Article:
"Many of my constituents have a deep distrust of government and these actions by the commission only confirm that distrust."
Stop spending tax funds on toll roads
By RICHARD MORRISON
Texas stands to receive $2.25 billion in transportation funding from the federal stimulus program. This funding is critical to maintain and upgrade our transportation infrastructure. It is also critical to stimulate the Texas economy. It will create jobs, from the engineers who design these roads to the construction crews who build them.
The Texas Transportation Commission, which oversees the Texas Department of Transportation, has recommended that the East Region, which includes Beaumont, Bryan, Houston and Lufkin, receive $431,516,770 for transportation projects. Of this amount, more than 53 percent, or $231 million, will be spent on the construction of toll roads.
These recommendations ignore the will of ordinary Texans who are opposed to our tax dollars being spent on toll roads and see these schemes as a type of double taxation. They also ignore the federal law that requires these funds to be spent in economically distressed areas. The small number of projects in economically distressed areas added to the stimulus list on Thursday do not satisfy the federal requirements.
Over the last ten years, Fort Bend County has consistently been one of the fastest growing counties in the country. As a county commissioner in Fort Bend, I am on the front lines of mobility issues on a daily basis. Many of my constituents have a deep distrust of government and these actions by the commission only confirm that distrust. After the commission’s recommendations, I have been asked on numerous occasions why tax dollars will be spent on a road that will then be tolled. This is a valid question that Gov. Rick Perry should be required to answer.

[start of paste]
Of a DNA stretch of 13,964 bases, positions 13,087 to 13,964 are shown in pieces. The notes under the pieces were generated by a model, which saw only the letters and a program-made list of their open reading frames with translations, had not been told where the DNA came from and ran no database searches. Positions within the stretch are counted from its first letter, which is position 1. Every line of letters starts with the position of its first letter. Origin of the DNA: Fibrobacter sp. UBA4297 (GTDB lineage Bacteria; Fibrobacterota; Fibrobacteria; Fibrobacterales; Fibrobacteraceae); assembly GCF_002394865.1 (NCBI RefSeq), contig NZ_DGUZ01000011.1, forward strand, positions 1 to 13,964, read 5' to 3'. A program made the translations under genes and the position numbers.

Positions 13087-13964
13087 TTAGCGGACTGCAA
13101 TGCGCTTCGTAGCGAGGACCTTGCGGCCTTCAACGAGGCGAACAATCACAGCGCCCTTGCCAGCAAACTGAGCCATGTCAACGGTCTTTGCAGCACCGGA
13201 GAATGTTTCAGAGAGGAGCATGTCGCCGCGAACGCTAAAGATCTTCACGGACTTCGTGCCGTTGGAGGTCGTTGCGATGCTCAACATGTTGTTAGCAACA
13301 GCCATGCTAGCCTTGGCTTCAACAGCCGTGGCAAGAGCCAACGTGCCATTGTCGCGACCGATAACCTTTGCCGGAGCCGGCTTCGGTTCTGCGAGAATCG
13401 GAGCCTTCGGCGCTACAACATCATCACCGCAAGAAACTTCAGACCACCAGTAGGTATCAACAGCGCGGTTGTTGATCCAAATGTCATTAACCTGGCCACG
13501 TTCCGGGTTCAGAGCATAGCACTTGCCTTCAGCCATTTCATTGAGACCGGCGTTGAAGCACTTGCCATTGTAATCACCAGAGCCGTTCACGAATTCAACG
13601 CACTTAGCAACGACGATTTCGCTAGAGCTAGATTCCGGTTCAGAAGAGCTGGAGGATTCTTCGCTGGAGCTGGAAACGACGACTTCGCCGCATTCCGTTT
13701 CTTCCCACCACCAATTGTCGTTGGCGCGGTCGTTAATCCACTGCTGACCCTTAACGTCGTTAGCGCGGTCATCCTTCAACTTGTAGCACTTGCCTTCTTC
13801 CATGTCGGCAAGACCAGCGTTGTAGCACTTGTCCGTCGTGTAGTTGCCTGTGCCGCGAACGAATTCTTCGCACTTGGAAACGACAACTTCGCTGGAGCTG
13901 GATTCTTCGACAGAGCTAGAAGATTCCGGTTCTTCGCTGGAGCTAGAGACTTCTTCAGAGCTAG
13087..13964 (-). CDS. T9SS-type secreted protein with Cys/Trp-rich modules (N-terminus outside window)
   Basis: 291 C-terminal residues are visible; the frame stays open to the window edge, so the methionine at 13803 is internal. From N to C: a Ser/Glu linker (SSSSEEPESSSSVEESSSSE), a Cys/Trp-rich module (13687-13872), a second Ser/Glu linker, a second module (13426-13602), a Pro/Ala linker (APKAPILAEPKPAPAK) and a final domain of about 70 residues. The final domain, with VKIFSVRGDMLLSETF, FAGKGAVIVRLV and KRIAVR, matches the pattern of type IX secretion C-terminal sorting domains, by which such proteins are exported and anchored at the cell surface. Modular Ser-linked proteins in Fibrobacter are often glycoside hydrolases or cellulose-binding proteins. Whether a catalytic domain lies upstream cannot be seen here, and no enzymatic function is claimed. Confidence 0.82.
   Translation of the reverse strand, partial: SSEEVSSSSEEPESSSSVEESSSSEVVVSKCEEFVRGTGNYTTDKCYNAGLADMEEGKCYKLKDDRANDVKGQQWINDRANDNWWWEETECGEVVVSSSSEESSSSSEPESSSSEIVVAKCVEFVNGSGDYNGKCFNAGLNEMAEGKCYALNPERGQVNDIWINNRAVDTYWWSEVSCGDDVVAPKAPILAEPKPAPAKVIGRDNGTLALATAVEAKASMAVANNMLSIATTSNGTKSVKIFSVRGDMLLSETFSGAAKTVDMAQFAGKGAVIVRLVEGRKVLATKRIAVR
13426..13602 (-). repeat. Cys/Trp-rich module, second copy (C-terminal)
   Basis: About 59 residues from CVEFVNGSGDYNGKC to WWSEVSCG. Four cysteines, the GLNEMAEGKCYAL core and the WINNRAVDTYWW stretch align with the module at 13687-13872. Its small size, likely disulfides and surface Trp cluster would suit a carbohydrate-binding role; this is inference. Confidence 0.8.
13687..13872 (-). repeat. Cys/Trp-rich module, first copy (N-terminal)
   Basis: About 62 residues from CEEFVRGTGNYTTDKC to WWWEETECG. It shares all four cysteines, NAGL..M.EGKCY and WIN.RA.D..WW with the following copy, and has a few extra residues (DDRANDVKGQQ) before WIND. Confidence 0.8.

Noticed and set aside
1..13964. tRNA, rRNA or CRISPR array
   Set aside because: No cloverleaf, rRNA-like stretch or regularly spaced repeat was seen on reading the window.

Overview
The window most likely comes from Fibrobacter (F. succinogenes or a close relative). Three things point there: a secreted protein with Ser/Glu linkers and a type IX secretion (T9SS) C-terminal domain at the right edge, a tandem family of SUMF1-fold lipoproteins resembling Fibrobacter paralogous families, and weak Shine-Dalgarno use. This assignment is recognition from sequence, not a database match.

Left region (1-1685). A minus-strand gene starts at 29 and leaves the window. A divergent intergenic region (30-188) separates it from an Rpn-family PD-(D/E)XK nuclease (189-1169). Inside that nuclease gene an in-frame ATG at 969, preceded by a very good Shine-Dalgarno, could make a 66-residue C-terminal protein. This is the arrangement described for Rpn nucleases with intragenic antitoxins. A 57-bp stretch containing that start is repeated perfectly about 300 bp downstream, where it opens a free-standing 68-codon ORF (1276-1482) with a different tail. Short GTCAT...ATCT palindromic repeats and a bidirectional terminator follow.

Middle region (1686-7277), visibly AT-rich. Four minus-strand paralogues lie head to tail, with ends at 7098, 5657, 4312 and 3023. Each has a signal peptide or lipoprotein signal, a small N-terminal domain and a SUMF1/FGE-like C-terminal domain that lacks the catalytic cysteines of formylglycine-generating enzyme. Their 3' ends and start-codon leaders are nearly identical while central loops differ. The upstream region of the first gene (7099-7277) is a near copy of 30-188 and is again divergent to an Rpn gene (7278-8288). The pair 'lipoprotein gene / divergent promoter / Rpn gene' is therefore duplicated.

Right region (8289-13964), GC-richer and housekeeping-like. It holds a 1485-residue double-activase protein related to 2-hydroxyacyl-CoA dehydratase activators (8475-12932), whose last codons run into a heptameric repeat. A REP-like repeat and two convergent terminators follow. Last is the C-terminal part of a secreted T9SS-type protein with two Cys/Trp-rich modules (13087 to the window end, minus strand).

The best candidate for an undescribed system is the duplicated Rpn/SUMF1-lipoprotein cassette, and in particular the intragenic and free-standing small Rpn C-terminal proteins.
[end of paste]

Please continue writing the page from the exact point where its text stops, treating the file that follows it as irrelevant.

Unfortunately, Gov. Perry has taken the position that the preferred method of financing our public roads in Texas is through tolls. And many of our current mobility projects have been designed according to this policy.
Tolling the Grand Parkway is a prime example of the shortsightedness of the commission and our regional planners. Powerful interests with goals other than mobility have been pushing this “outer-loop” for 30 years and ignoring the other long-term mobility needs of the area. As a result, Segment E of the parkway is one of the few “shovel-ready” projects in the Houston-Galveston area.
Now this shortsightedness is finally bearing fruit. If Segment E is funded from the stimulus money and finally constructed, exorbitant tolls from this segment will be used to finance and construct the remaining segments in Liberty, Montgomery, Brazoria, Chambers and Galveston counties. That means the citizens of Fort Bend County and northwest Harris County will be paying for those segments even though they never drive on them.
From a mobility standpoint, many of these remaining segments are useless. Miles and miles of the remaining pieces will cross open prairie where no one lives, will have little or no effect on traffic and are not needed. When our transportation dollars from Washington are desperately needed to get people to and from our population centers, it only seems reasonable that the federal stimulus money should be spent on mobility projects that are actually needed.
A solution to this ridiculous dilemma over how to pay for road building is for Gov. Perry to show some courage and demand that the Legislature index the gasoline tax to inflation. After all, the gasoline tax is one of the fairer taxes: The more you drive, the more you pay.
Of course, if the Legislature decides to pass this tax, it must also ensure that all of the tax revenue raised from gasoline taxes will be spent on roads. That revenue should no longer be raided for other needs of the state.
Gov. Perry should take a leadership role in making sure this happens. It will take courage, but it is the right thing for Texas.
Morrison, a Democrat elected in 2008, is the county commissioner of Precinct 1 in Fort Bend County. Segment C of the Grand Parkway is proposed to be located in his precinct.
© 2009 Houston Chronicle: www.chron.com
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